GENEVA – The Latest on Europe's migration crisis (all times local):
The International Organization for Migration says at least 1,000 people have died or are missing and presumed dead following a string of deadly incidents in the Mediterranean Sea over the last week.
The updated IOM tally on Tuesday was drawn from accounts from survivors who were saved at sea or landed in Italy in recent days.
Figures from aid groups and Italian police had on Sunday counted at least 700 deaths from three shipwrecks over three straight days, but IOM pointed to other smaller incidents as well as more precise figures following interviews with survivors.
The IOM says 62 people were confirmed dead and another 971 were missing and presumed dead in nine incidents on the central Mediterranean route between Libya and Italy since May 25.
Czech police say they have broken up an international criminal network that was producing and distributing forged Lithuanian documents for migrants in European Union countries.
Police spokesman Pavel Hantak says 10 suspects from former Soviet republics were arrested across the Czech Republic. Five of them were from Ukraine but he didn't specify the nationality of the others.
In a statement on Tuesday, Hantak said the forged documents — passports, IDs and driving licenses — were transported by the group from Lithuania, where they were produced, to the Czech Republic and other EU countries.
Hantak didn't given details about the migrants, saying only that they didn't qualify to stay in the EU.
He says seven migrants using such forged documents were arrested in the Czech Republic.
Prosecutors in Sicily have announced the arrests of 16 suspected smugglers who were aboard a boat carrying nearly 900 migrants that was rescued without incident over the weekend.
Authorities said Tuesday migrants identified the suspects during more than 24-hours of questioning. One was identified as the navigator and the others as aides who helped keep order and fuel the engine.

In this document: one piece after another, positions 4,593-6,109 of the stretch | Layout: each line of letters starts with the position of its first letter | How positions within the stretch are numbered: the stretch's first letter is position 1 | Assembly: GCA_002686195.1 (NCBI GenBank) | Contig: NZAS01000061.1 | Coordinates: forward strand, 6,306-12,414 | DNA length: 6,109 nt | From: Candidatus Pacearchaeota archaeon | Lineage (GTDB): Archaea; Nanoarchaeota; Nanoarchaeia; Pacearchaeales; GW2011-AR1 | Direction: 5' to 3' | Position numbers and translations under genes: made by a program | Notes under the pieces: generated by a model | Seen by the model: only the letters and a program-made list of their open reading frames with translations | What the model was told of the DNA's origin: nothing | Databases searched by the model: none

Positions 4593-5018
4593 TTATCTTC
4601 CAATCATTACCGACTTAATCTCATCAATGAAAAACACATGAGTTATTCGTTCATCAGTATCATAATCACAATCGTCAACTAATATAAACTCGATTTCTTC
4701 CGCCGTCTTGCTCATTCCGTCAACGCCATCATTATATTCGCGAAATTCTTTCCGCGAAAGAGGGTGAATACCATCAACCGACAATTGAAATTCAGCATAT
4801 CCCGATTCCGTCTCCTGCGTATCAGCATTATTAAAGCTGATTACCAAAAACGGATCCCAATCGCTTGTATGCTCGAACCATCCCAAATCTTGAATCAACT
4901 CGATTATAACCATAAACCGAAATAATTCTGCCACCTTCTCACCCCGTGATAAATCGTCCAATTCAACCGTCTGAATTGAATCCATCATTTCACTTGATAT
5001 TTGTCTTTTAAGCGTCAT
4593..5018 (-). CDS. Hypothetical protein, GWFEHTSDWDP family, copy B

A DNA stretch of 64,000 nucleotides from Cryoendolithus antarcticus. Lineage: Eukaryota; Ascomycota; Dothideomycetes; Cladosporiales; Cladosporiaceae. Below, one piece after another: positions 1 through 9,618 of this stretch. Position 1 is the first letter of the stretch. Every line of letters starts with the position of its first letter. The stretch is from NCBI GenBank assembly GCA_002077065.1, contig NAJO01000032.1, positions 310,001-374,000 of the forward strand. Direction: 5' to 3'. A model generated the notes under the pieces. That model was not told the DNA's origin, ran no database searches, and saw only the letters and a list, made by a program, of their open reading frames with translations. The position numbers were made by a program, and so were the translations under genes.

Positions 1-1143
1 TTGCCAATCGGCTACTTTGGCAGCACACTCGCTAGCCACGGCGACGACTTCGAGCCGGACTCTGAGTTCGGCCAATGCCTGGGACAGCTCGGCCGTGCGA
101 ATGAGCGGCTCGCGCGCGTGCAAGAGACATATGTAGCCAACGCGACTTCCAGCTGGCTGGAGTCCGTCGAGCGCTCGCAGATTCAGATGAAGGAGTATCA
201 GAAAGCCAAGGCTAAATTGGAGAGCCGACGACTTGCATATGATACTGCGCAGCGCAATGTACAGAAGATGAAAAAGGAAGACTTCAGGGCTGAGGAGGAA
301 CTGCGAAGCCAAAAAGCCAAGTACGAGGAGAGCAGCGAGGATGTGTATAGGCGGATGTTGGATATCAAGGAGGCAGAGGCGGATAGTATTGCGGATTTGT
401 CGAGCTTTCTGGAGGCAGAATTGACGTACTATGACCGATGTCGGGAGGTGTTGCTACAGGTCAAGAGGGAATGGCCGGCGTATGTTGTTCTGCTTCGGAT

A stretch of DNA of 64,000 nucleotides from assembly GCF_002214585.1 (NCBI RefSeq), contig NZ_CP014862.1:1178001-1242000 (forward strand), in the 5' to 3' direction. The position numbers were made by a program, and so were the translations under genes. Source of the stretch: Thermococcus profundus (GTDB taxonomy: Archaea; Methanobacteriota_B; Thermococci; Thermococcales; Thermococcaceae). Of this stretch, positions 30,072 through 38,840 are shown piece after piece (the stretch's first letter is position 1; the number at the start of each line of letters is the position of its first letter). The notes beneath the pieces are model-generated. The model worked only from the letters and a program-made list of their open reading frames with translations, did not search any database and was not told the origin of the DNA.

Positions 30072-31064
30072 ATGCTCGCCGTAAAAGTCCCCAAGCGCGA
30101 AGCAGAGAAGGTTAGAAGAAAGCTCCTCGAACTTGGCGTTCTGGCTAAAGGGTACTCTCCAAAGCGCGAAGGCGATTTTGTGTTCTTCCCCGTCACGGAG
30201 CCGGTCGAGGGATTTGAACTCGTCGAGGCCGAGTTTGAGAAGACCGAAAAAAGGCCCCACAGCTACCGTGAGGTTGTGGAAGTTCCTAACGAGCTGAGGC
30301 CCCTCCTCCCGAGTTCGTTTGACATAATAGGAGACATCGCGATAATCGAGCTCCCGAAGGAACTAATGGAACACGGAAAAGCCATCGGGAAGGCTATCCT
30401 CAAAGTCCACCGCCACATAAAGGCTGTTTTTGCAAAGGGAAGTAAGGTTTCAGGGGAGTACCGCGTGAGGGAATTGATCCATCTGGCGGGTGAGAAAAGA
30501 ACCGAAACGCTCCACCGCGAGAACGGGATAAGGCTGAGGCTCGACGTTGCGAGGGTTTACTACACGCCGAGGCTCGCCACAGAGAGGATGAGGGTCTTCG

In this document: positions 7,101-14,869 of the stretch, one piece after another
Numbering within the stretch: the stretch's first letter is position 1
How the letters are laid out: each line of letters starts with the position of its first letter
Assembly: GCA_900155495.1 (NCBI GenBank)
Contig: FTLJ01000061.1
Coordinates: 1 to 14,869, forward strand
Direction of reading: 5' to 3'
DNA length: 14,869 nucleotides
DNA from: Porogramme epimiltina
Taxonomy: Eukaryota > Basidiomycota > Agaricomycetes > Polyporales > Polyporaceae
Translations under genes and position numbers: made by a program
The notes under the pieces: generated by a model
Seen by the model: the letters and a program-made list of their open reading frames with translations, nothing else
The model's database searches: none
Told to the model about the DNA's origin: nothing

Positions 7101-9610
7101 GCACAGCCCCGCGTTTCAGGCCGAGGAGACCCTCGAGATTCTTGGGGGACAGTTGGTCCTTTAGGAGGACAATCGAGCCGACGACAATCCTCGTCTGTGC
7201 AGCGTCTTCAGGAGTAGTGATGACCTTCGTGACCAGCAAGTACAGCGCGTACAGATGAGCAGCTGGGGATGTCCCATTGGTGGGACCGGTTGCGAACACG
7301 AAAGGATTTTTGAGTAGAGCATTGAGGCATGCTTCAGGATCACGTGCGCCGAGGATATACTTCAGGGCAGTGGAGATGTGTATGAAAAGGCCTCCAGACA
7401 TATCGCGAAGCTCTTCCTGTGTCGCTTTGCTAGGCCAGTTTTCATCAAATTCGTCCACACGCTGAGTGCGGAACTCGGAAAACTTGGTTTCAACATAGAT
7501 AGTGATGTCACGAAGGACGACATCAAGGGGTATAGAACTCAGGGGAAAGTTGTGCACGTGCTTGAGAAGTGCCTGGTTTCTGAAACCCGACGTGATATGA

Prosecutor Michelangelo Patane said passengers also recounted that only the smugglers were given life jackets, and that they paid between $556 and $1,112 to take the risky voyage. Many said they were previously held for four to six weeks in houses in Libya and were fed only once a day.
Police in northern Greece say a Pakistani man is being treated in hospital after being shot at a makeshift camp for migrants and refugees near the border with Macedonia.
The 19-year-old man, whose injury was described as not life-threatening, was hospitalized early Tuesday and told police he had been attacked by another Pakistani migrant who hasn't been identified, authorities said.
About 300 people are staying at the makeshift camp that sprung up near the border last week after the government cleared a huge settlement in the area.
Also Tuesday, four Syrian men were hospitalized with minor injuries after a fight broke out at a government shelter for migrants in northern Greece.
More than 50,000 migrants and refugees remain stranded in Greece following European border closures earlier this year.
Police in the southwest German city of Darmstadt say they are investigating allegations that young women were groped during a weekend music festival and have arrested three asylum-seekers from Pakistan.
The allegations from 18 women that they were surrounded by groups of men and groped are reminiscent of similar attacks on a much greater scale in Cologne on New Year's Eve, which were blamed largely on foreigners. Those attacks prompted the government to tighten laws governing foreigners committing crimes.
Darmstadt police told the dpa news agency Tuesday that they had arrested three Pakistani asylum-seekers, ranging in age from 28 to 31, and were searching for two to three more believed to have been involved in the Saturday night incidents.
Some 400,000 people attended the four-day open-air music festival.
The U.N. refugee agency says survivors' accounts indicate that shipwrecks and capsized boats have claimed at least 880 lives over the last week in the Mediterranean.
UNHCR spokesman William Spindler said Tuesday this year is proving to be "particularly deadly" on the Mediterranean, with some 2,510 lives lost compared to 1,855 in the same span a year ago.
Authorities and international organizations had previously reported some 700 migrants and refugees had perished in Mediterranean shipwrecks over three days last week, the deadliest known tally in over a year.
Spindler reiterated UNHCR's appeal to the European Union to allow for more legal pathways for refugees to reach Europe, and said it was "shameful" that the bloc had resettled fewer than 2,000 people under a plan announced last year to resettle 160,000.